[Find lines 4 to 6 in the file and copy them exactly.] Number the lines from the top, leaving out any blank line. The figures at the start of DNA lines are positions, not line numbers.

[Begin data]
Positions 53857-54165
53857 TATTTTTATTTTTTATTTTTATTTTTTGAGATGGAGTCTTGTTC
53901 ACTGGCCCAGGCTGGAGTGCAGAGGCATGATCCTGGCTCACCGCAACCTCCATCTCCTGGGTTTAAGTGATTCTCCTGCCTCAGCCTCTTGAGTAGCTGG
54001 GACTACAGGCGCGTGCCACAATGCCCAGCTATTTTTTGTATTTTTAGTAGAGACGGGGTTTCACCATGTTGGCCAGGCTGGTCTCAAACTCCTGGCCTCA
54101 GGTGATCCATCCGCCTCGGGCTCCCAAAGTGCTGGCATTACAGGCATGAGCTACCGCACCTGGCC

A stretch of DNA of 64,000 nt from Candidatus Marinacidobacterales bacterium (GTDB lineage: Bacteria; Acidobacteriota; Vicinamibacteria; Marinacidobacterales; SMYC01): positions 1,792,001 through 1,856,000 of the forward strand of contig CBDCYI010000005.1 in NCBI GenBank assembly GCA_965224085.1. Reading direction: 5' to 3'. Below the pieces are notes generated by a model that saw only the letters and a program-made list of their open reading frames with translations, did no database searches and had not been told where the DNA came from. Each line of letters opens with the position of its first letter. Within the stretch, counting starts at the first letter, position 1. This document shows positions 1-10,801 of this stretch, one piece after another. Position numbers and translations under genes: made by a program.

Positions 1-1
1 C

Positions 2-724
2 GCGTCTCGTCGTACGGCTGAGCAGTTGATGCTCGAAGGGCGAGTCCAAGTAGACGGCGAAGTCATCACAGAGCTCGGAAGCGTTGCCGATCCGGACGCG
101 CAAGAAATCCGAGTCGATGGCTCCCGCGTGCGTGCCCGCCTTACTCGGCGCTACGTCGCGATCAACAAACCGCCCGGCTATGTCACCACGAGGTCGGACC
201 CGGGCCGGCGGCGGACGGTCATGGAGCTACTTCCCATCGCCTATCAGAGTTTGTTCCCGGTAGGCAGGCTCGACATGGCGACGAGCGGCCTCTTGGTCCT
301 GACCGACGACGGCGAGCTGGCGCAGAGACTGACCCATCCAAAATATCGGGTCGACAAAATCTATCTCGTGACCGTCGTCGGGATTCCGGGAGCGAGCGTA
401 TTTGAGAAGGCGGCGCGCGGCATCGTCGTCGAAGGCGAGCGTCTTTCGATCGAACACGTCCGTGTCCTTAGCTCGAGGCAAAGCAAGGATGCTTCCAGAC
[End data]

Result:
54001 GACTACAGGCGCGTGCCACAATGCCCAGCTATTTTTTGTATTTTTAGTAGAGACGGGGTTTCACCATGTTGGCCAGGCTGGTCTCAAACTCCTGGCCTCA
54101 GGTGATCCATCCGCCTCGGGCTCCCAAAGTGCTGGCATTACAGGCATGAGCTACCGCACCTGGCC

A stretch of DNA of 64,000 nt from Candidatus Marinacidobacterales bacterium (GTDB lineage: Bacteria; Acidobacteriota; Vicinamibacteria; Marinacidobacterales; SMYC01): positions 1,792,001 through 1,856,000 of the forward strand of contig CBDCYI010000005.1 in NCBI GenBank assembly GCA_965224085.1. Reading direction: 5' to 3'. Below the pieces are notes generated by a model that saw only the letters and a program-made list of their open reading frames with translations, did no database searches and had not been told where the DNA came from. Each line of letters opens with the position of its first letter. Within the stretch, counting starts at the first letter, position 1. This document shows positions 1-10,801 of this stretch, one piece after another. Position numbers and translations under genes: made by a program.